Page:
Hedge Funds and Liquidity Funds.  Section 2 of Form PF requires that large hedge fund advisers disclose aggregate information regarding their hedge funds, including information regarding exposures by asset class and geographical concentration and portfolio turnover.  The Form further requires large hedge fund advisers to disclose information relating to exposures, borrowings, collateral practices, risk profiles, liquidity, trading and financing for each hedge fund with a net asset value of at least $500 million.  Section 3 of Form PF requires that large liquidity fund advisers disclose information relating to each liquidity fund’s assets, risk profile and investor base.

When are Private Fund Advisers Required to File Form PF?

The Proposed Rule would have required large private fund advisers to file Form PF on a quarterly basis within 15 days after the end of each fiscal quarter.  After the SEC received significant comments on this point, “smaller private fund advisers” (i.e., hedge fund, liquidity fund and private equity fund advisers that do not meet the thresholds to be considered “large private fund advisers”) as well as large private equity fund advisers must now file Form PF annually within 120 days after the end of each fiscal year.  The SEC similarly extended the time period by which large hedge fund advisers must file their Form PF from within 15 days after the end of each fiscal quarter to within 60 days after the end of each fiscal quarter.  Consistent with the Proposed Rule, large liquidity fund advisers are still required to file Form PF within 15 days after the end of each fiscal quarter.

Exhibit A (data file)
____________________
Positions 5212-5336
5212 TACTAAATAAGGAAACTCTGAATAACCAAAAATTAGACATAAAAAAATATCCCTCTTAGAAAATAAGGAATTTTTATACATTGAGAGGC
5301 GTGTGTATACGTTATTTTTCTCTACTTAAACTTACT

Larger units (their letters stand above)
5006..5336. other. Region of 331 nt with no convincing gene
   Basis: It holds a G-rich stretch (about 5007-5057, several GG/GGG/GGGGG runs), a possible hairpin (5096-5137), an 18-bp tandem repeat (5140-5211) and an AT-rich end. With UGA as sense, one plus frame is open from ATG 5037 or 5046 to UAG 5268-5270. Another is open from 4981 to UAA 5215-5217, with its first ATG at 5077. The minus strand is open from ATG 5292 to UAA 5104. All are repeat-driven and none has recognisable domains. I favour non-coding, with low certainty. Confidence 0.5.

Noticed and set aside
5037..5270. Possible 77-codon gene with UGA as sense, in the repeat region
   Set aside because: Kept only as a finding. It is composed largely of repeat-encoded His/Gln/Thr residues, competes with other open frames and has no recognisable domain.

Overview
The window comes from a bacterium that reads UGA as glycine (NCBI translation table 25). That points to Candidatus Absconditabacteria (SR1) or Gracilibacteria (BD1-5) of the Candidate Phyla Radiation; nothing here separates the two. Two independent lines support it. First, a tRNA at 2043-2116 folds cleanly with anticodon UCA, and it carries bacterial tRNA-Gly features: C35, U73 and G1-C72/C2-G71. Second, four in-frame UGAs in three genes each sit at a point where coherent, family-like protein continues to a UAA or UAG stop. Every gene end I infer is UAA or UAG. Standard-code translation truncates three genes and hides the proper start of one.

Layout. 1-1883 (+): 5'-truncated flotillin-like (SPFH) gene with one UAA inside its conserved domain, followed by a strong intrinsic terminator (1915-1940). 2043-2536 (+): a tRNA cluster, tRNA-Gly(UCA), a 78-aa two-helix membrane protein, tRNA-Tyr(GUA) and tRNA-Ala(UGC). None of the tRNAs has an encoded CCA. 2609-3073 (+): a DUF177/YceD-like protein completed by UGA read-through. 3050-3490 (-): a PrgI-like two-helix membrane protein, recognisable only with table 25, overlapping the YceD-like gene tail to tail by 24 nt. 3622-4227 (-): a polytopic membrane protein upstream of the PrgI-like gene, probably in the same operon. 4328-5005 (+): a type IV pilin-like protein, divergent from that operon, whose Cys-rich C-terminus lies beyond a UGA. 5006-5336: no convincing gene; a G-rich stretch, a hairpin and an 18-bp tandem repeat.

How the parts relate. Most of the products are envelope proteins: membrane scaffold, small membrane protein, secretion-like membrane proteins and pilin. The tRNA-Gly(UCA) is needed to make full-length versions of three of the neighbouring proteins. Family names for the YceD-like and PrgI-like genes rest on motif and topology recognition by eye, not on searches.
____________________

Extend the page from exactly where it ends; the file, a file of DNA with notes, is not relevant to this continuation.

No Certification Required

The SEC has eliminated the requirement contained in the Proposed Rule that an authorized individual of the investment adviser certify that the statements in Form PF are “true and correct.”  Form PF as adopted only requires a signature confirming that Form PF is filed with proper authority.

Confidentiality

The SEC recognizes the confidential nature of the information disclosed on Form PF and has stated that it does not intend to make such information public (although it may be used in enforcement actions).  Nevertheless, the SEC may disclose the information gathered from Form PF to (i) the FSOC pursuant to requirements of Dodd-Frank, (ii) the CFTC and (iii) Federal departments and agencies or self-regulatory organizations for purposes within the scope of their jurisdiction.  Any information disclosed by the SEC will be subject to applicable confidentiality provisions of Dodd-Frank and the Advisers Act and generally will not be subject to Freedom of Information Act requests.  The SEC intends to implement certain controls to safeguard the confidentiality of Form PF information and will consider whether to delay the compliance date (as described below) in order to develop and deploy such controls.

Effective and Compliance Dates